AUBURN — A Lewiston teen charged as a juvenile in the death of 38-year-old Donald Giusti near Kennedy Park in Lewiston last year was indicted Tuesday as an adult on related charges.

Emmanuel Nkurunziza Androscoggin County Jail

An Androscoggin County grand jury handed up charges of manslaughter and aggravated assault against Emmanuel Nkurunziza, 18, who is living with his parents who moved to Biddeford recently.

Arraignment and a bail hearing are scheduled for next week.

Nkurunziza was arrested by state police in April and charged with manslaughter as a juvenile. Eighth District Court Judge Rick Lawrence held a three-day hearing in July to determine whether there was probable cause for the charge and to hear arguments over whether the teen should be bound over from juvenile court to adult court. Lawrence ruled in September that Nkurunziza should be tried as an adult.

Nkurunziza turned 17 about a month before the June 12, 2018, nighttime melee on Knox Street when Giusti was apparently struck by a rock and knocked to the pavement. He died three days later from blunt-force trauma to his head and torso, according to a medical examiner.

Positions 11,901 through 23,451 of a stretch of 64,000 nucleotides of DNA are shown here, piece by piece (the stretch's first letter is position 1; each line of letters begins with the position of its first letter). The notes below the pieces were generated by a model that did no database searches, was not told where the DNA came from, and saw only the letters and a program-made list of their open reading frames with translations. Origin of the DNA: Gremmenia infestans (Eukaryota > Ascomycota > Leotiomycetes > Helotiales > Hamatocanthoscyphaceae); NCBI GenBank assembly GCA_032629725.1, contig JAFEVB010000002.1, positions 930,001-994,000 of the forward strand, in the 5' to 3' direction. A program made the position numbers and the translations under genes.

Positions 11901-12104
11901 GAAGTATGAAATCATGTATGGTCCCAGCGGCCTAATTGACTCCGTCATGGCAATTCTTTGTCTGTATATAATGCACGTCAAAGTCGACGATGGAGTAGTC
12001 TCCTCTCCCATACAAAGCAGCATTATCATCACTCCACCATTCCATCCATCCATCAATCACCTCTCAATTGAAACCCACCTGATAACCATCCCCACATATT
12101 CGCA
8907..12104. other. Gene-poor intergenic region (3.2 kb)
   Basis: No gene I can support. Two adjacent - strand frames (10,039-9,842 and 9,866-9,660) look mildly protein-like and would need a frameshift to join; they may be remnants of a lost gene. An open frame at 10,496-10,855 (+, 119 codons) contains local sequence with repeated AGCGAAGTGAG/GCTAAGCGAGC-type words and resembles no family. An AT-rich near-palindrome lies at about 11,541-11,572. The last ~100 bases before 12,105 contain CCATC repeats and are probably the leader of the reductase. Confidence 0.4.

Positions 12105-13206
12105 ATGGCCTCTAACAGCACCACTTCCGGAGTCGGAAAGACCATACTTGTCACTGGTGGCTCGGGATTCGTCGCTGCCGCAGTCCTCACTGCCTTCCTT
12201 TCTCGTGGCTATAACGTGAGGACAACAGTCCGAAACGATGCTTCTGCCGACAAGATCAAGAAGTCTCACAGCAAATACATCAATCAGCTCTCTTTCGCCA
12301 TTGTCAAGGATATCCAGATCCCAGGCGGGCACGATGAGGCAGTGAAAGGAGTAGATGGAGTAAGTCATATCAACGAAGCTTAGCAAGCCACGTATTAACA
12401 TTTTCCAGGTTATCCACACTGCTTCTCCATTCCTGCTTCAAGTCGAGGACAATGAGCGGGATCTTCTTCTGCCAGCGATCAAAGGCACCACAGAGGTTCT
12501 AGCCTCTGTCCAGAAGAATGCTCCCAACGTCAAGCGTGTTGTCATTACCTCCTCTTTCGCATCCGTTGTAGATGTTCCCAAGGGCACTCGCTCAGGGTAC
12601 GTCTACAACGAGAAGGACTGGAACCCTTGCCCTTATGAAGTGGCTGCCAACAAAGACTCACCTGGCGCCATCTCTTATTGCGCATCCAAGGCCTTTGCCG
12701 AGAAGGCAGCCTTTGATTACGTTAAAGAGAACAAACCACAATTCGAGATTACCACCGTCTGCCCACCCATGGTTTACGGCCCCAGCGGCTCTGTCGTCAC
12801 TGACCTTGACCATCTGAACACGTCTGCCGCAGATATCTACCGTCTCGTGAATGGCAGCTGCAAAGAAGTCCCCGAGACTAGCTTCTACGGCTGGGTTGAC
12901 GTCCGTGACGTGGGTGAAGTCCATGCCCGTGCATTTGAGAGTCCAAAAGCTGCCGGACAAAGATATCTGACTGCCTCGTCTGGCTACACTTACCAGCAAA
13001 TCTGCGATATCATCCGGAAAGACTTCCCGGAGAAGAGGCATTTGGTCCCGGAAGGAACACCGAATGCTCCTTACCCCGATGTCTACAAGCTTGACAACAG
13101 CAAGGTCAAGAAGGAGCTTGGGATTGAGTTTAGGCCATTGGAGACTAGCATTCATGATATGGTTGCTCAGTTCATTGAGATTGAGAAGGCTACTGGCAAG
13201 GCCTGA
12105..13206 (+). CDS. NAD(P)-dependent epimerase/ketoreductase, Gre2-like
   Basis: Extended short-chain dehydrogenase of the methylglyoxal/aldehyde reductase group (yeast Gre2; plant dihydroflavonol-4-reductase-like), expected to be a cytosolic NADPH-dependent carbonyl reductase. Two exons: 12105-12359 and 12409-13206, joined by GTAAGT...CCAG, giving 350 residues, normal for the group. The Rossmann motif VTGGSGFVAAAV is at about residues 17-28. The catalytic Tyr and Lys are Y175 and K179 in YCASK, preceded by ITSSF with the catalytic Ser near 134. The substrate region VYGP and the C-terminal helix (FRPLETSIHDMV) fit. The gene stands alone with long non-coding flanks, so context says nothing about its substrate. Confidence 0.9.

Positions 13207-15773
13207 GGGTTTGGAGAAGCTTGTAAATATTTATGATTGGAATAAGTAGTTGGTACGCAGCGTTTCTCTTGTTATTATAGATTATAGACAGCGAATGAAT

Witnesses said a group of largely Somali youths clashed that night around 10:30 p.m. with more than a dozen white men, including Giusti, who had congregated in Kennedy Park.


Police said Nkurunziza admitted to having thrown a rock but hadn’t seen where it landed. A witness has said he saw Nkurunziza throw the rock and saw it hit Giusti on the head. Two police officers who viewed videos of the scene that night identified Nkurunziza as the person who threw an object that appeared to have felled Giusti.

Nkurunziza had been staying in a Brunswick home with church friends of his family, but the friends were no longer able to keep him due to unrelated family circumstances, according to his attorney, Allan Lobozzo.

Nkurunziza’s parents had lived in downtown Lewiston, close to Giusti’s family.

Judge Lawrence had been reluctant to release the teen into his parents’ custody at that location, citing concerns for his and the community’s safety.

Last month, Superior Court Justice Michaela Murphy ruled that the teen be allowed to live with his parents in an apartment in Biddeford where he must continue to be supervised by an independent agency, wear an electronic monitoring bracelet and be confined to house arrest.

Lobozzo had urged the judge to allow Nkurunziza to leave his home for work, educational pursuits and programs. He also sought to have the judge drop the requirement that Nkurunziza be electronically monitored.

But Assistant Attorney General Leane Zainea argued that the monitoring should continue to keep a check on Nkurunziza’s whereabouts.

Those arguments are expected to be taken up at Nkurunziza’s bail hearing next week in a Portland courtroom after his arraignment.

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